Scientists use skin cells to create human sperm

April 27, 2016
Human sperm stained for semen quality testing in the clinical laboratory. Credit: Bobjgalindo/Wikipedia

Scientists in Spain on Wednesday they had created human sperm from skin cells, a medical feat which could eventually lead to a treatment for infertility.

The researchers said they were working to find a solution for the roughly 15 percent of couples worldwide who are unable to have children and whose only option is to use donated sperm or eggs.

"What to do when someone who wants to have a child lacks gametes (eggs or sperm)?" asked Carlos Simon, the scientific director of the Valencian Infertility Institute, Spain's first medical institution fully dedicated to assisted reproduction.

"This is the problem we want to address: to be able to create gametes in people who do not have them."

The result of their research, which was carried out with Stanford University in the United States, was published Tuesday in Scientific Reports, the online journal of Nature.

They were inspired by the work of Japan's Shinya Yamanaka and Britain's John Gordon who in 2012 shared a Nobel prize for the discovery that adult cells can be transformed back into embryo-like stem cells.

Simon and his team managed to reprogramme mature skin cells by introducing a cocktail of genes needed to create gametes.

Scientists in Spain say they created human sperm, reprogramming mature skin cells by introducing a cocktail of genes needed to create gametes

Within a month the skin cell was transformed to become a germ cell, which can develop into sperm or an egg, but it did not have the ability to fertilise, they found.

"This is a sperm but it needs a further maturation phase to become a gamete. This is just the beginning," Simon said.

It is a step further than that reached by Chinese researchers who earlier this year announced they had created mice from artificial sperm.

"With the human species we must do much more testing because we are talking about the birth of child," Simon said.

The researchers also must take into account legal constraints since the technique involves the creation of artificial embryos which right now is only allowed in some countries.

"We are talking about a long process," Simon said.

Explore further: Scientists discover new way of testing reproductive compatibility

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9 comments

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Tektrix
2.3 / 5 (3) Apr 27, 2016
Raises some fascinating possibilities. If I were still fertile, I could have sperm made from my skin and with a little IVF, conceive using only my genetics.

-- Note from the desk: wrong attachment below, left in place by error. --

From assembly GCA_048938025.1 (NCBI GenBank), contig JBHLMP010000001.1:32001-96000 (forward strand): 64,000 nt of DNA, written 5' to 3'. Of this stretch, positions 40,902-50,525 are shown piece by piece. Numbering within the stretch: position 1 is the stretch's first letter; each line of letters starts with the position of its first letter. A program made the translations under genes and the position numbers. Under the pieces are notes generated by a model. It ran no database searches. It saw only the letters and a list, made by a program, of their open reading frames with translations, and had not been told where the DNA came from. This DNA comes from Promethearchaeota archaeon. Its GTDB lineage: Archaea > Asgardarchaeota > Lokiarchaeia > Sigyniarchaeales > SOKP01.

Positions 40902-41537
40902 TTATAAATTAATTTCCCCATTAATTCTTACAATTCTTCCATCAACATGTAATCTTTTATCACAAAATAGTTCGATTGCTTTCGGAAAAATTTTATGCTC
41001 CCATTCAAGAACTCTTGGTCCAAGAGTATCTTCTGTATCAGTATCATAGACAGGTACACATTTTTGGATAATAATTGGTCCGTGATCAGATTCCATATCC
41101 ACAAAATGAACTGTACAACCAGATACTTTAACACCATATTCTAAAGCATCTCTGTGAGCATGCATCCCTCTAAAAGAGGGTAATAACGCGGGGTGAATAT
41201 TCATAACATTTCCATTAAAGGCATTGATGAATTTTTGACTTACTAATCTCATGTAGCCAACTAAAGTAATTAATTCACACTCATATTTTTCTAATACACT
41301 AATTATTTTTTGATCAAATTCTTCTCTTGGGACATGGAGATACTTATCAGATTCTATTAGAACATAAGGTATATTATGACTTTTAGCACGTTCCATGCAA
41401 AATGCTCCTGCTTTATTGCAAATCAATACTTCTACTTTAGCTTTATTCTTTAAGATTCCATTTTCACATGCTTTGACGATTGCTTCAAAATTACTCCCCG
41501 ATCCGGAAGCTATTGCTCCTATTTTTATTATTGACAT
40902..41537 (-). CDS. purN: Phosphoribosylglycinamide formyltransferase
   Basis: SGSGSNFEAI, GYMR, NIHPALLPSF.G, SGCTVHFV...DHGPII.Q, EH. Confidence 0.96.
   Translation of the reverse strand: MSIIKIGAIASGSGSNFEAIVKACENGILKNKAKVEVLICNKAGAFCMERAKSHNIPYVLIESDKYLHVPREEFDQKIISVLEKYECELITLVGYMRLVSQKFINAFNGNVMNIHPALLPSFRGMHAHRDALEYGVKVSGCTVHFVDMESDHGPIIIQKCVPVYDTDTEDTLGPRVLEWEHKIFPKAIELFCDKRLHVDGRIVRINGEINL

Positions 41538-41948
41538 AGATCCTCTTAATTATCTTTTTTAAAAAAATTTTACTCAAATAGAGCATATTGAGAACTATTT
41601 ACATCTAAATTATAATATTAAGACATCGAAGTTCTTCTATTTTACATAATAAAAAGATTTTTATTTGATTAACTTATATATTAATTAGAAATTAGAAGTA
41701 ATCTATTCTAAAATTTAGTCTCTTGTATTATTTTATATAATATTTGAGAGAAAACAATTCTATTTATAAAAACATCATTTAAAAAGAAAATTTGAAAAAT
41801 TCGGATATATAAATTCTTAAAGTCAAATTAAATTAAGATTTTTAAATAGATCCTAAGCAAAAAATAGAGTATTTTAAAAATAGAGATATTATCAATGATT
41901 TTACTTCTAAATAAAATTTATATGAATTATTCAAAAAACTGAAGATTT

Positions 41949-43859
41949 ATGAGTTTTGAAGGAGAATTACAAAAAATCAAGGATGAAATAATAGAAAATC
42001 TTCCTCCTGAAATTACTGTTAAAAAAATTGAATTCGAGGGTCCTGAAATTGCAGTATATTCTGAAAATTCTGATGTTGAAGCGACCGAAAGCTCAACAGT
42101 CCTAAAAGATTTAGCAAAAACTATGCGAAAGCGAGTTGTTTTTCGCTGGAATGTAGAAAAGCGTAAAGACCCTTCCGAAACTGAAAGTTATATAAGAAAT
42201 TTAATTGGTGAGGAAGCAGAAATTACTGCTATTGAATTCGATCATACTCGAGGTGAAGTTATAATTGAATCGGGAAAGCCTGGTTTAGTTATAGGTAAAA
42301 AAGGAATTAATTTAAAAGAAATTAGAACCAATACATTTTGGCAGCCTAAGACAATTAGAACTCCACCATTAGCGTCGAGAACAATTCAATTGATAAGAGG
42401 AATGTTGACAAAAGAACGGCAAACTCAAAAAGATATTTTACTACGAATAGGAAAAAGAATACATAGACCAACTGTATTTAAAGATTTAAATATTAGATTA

mrsquish
2 / 5 (2) Apr 27, 2016
Raises some fascinating possibilities. If I were still fertile, I could have sperm made from my skin and with a little IVF, conceive using only my genetics.


Very interesting, although I think this would have pretty disastrous effects given what occurs in inbreeding.
adam_russell_9615
2.6 / 5 (5) Apr 28, 2016
If a corp creates a clone is the corp the parent?
Is the clone the property of the corp or is it a human citizen with full rights?
Bombillo
1 / 5 (5) Apr 28, 2016
This is tantamount to fruit flies in the jar discussing ways to improve reproduction. Please work on something else amigos.
torbjorn_b_g_larsson
5 / 5 (3) Apr 28, 2016
When anti-abortionists rise their anti.biological idea that a fetus is '[independent] life', I often remark that a fetus is akin to a flake of skin which nobody attributes life to. [ The 'too close to a child' ethical question is precisely what the time limits takes care of.]

But now there is a a more profound basis for making that observation!

@Tektrix: Even better, you can try this after becoming infertile. However, the risks for damage of the fetus increases with your age, so you will hit practical and perhaps ethical limits.
adam_russell_9615
5 / 5 (1) May 01, 2016
If a corp creates a clone is the corp the parent?
Is the clone the property of the corp or is it a human citizen with full rights?


Not sure why I always get so many 1 votes. I consider these to be serious questions. Are these questions offensive? dumb?

At what stage of research and development would a clone change from being intellectual property into being a person that cannot be owned?
kochevnik
1 / 5 (1) May 01, 2016
If a corp creates a clone is the corp the parent?
Only in USA since corporations there are people
jljenkins
2 / 5 (4) May 01, 2016
Tektrix

3 / 5 (1) Apr 27, 2016
Raises some fascinating possibilities. If I were still fertile, I could have sperm made from my skin and with a little IVF, conceive using only my genetics.


Oh, yeah; we really need to raise vanity breeding to a new height.

People, your precious whelp acquisitions are going to be murdered by someone's unwanted vermin at the rate people are producing unwanted children. That's the #1 factor driving crime. Don't breed, and if you really want the experience of parenting, adopt.

Genes are over-rated anyway. This is the information age. You reproduce ideas, not physical individuals.
SkyLy
not rated yet May 02, 2016
If a corp creates a clone is the corp the parent?
Is the clone the property of the corp or is it a human citizen with full rights?


Not sure why I always get so many 1 votes. I consider these to be serious questions. Are these questions offensive? dumb?

At what stage of research and development would a clone change from being intellectual property into being a person that cannot be owned?


Giving you an answer would be like building a bridge across the Styx.

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